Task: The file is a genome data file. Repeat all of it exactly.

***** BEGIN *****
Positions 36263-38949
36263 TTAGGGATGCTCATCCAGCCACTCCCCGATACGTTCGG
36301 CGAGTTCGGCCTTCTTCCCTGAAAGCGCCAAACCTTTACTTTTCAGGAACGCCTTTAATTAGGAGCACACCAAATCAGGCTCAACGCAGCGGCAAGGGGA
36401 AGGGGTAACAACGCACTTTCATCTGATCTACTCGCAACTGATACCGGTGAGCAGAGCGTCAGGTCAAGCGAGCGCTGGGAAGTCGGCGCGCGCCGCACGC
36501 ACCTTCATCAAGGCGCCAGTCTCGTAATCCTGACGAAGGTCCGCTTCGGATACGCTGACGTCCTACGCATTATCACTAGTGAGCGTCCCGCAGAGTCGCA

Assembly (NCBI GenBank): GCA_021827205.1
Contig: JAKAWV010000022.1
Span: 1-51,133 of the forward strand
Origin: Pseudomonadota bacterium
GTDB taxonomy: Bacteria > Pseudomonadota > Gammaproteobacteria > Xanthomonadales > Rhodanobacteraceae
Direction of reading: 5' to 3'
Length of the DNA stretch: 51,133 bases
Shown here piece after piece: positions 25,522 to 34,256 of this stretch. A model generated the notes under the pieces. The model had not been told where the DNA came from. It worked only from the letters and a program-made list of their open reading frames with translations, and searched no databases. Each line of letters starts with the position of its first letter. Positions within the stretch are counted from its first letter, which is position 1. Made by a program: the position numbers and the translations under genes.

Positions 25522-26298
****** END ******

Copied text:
Positions 36263-38949
36263 TTAGGGATGCTCATCCAGCCACTCCCCGATACGTTCGG
36301 CGAGTTCGGCCTTCTTCCCTGAAAGCGCCAAACCTTTACTTTTCAGGAACGCCTTTAATTAGGAGCACACCAAATCAGGCTCAACGCAGCGGCAAGGGGA
36401 AGGGGTAACAACGCACTTTCATCTGATCTACTCGCAACTGATACCGGTGAGCAGAGCGTCAGGTCAAGCGAGCGCTGGGAAGTCGGCGCGCGCCGCACGC
36501 ACCTTCATCAAGGCGCCAGTCTCGTAATCCTGACGAAGGTCCGCTTCGGATACGCTGACGTCCTACGCATTATCACTAGTGAGCGTCCCGCAGAGTCGCA

Assembly (NCBI GenBank): GCA_021827205.1
Contig: JAKAWV010000022.1
Span: 1-51,133 of the forward strand
Origin: Pseudomonadota bacterium
GTDB taxonomy: Bacteria > Pseudomonadota > Gammaproteobacteria > Xanthomonadales > Rhodanobacteraceae
Direction of reading: 5' to 3'
Length of the DNA stretch: 51,133 bases
Shown here piece after piece: positions 25,522 to 34,256 of this stretch. A model generated the notes under the pieces. The model had not been told where the DNA came from. It worked only from the letters and a program-made list of their open reading frames with translations, and searched no databases. Each line of letters starts with the position of its first letter. Positions within the stretch are counted from its first letter, which is position 1. Made by a program: the position numbers and the translations under genes.

Positions 25522-26298